This is the mantra: Thousands of Jewish families cannot afford to send their children to Jewish day schools, and it is outrageous that the Jewish community cannot raise the money to subsidize these children.
It's so obvious that it's almost embarrassing: Is there a better antidote to the dumbing down of Judaism, and the eventual assimilation of Jews, than having Jewish kids get a Jewish education? Maybe the reason Jewish continuity efforts have been so unsuccessful (half of our adults still marry outside the faith) is that it's hard to stay connected to something you don't know much about.
For the large number of Jews who stay committed to their Judaism after getting a Jewish education, you can bet that when they grow up they'll demand more from their spiritual leaders than "Judaism for Dummies." If they have studied Talmud and other texts, they will be more likely to introduce knowledgeable debates into their congregations and communities, and, generally, add more depth and vibrancy to the Jewish conversation.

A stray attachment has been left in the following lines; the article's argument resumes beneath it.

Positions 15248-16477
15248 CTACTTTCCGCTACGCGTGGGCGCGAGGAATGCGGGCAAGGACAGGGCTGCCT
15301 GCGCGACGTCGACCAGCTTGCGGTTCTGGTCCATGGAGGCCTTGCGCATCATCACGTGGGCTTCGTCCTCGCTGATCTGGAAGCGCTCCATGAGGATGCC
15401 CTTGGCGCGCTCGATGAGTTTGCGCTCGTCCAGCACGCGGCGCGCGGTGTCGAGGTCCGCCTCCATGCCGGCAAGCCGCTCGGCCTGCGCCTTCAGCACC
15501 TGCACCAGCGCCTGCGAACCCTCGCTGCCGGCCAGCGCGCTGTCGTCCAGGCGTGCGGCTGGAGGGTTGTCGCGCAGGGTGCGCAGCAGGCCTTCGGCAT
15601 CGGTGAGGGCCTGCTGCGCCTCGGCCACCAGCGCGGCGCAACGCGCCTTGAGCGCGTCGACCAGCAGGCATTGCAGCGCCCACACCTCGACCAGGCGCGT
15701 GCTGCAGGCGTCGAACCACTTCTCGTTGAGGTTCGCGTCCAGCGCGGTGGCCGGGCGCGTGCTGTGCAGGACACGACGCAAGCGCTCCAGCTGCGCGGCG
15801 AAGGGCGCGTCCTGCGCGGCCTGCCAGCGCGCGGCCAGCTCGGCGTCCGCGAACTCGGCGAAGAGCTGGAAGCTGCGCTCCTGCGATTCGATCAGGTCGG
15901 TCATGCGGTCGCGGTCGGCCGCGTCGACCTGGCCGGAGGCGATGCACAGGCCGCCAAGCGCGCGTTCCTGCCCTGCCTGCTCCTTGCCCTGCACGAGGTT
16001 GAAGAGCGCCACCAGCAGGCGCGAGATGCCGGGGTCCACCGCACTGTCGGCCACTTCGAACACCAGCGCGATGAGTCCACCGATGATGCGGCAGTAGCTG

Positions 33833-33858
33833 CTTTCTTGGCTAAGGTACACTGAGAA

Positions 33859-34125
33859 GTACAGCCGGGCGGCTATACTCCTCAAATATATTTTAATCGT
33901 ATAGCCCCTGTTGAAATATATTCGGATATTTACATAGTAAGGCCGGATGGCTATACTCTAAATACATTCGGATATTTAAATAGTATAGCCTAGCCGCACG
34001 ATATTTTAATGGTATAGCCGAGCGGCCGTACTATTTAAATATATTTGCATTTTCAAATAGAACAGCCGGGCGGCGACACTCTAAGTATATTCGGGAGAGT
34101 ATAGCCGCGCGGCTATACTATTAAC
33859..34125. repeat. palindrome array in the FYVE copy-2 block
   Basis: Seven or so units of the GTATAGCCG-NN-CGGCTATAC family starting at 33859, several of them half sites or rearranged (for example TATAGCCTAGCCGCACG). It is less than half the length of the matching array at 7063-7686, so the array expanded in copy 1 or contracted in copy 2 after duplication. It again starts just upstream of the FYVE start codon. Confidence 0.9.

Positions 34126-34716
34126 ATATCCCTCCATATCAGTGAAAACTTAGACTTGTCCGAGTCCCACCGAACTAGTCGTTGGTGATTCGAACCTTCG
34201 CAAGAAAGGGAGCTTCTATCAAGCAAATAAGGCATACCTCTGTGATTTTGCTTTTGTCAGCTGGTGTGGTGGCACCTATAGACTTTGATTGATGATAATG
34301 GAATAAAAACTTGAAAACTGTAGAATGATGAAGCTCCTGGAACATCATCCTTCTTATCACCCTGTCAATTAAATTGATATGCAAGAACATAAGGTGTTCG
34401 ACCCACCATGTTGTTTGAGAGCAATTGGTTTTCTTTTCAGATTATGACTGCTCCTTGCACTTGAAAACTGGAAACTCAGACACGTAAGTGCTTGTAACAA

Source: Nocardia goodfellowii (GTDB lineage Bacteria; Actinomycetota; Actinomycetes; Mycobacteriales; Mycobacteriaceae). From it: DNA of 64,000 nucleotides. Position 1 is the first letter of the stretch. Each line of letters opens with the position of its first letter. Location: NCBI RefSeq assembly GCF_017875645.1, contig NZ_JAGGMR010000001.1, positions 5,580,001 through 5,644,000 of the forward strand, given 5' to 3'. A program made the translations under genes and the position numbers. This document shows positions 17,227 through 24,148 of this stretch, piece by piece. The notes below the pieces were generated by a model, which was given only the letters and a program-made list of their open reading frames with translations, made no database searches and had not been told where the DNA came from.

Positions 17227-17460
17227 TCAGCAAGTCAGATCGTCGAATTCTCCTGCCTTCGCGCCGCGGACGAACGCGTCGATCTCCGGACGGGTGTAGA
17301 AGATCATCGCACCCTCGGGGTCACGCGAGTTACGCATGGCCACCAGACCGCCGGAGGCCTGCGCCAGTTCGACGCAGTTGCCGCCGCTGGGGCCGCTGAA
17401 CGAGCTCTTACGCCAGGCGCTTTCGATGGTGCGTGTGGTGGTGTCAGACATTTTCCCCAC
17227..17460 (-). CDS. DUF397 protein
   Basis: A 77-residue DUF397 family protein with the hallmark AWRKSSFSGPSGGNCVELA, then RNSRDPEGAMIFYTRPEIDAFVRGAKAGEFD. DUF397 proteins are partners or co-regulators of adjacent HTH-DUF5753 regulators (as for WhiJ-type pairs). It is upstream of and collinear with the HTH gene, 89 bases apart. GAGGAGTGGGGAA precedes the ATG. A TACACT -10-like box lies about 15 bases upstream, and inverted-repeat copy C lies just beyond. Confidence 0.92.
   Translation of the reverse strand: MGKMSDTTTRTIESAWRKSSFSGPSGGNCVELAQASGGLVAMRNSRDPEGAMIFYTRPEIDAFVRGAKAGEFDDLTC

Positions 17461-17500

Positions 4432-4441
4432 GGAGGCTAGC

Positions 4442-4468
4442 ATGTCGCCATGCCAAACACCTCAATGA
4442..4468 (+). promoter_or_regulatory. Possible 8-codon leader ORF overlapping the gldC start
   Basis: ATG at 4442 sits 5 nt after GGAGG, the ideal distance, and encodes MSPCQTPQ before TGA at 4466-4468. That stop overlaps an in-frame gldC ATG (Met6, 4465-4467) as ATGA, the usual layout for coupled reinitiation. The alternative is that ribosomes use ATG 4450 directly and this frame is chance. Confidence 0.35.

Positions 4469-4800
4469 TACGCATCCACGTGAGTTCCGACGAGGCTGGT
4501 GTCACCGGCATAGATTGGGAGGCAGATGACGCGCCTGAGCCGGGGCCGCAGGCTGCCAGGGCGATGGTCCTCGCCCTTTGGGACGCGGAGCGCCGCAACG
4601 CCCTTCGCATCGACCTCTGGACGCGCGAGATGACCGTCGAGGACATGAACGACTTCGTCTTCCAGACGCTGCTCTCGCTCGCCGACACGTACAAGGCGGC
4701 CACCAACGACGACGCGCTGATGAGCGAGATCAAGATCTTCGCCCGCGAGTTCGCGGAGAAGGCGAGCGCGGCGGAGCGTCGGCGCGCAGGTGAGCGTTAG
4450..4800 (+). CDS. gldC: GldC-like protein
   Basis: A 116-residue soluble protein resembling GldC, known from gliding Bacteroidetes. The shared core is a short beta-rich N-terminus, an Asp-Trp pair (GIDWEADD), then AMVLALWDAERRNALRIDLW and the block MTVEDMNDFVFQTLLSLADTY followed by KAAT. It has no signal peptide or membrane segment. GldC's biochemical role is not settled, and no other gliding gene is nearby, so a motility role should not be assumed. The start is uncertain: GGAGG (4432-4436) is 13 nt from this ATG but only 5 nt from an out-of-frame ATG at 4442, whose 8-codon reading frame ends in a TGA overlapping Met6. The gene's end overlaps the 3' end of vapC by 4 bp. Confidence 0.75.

When we lament the lack of great Jewish thinkers in our generation -- who are the Heschels, Soloveichiks and Bubers of our day? -- we are also lamenting what Judaism has lost through their absence. I don't know about you, but I'd pay anything to hear what someone like Heschel would have to say about the great Jewish issues of our day. The knowledge that one can only get from a Jewish education is the first step to creating great Jewish thinkers, rather than simply clever ones.
But as we know, "Jewish education" is not as sexy a fundraising hook as "we're losing Jews!" "the world hates us!" and "we can never forget!" Never mind that Jewish education holds the secret to a stronger Jewish continuity: It strengthens Jews by strengthening Judaism, and it strengthens Judaism by strengthening Jews.
The real dumbing down of Judaism today is that the Jewish philanthropic world hasn't figured that out yet.
David Suissa, an advertising executive, is founder of OLAM magazine and Meals4Israel.com. He can be reached at firstname.lastname@example.org.
from the September-October 2007 Edition of the Jewish Magazine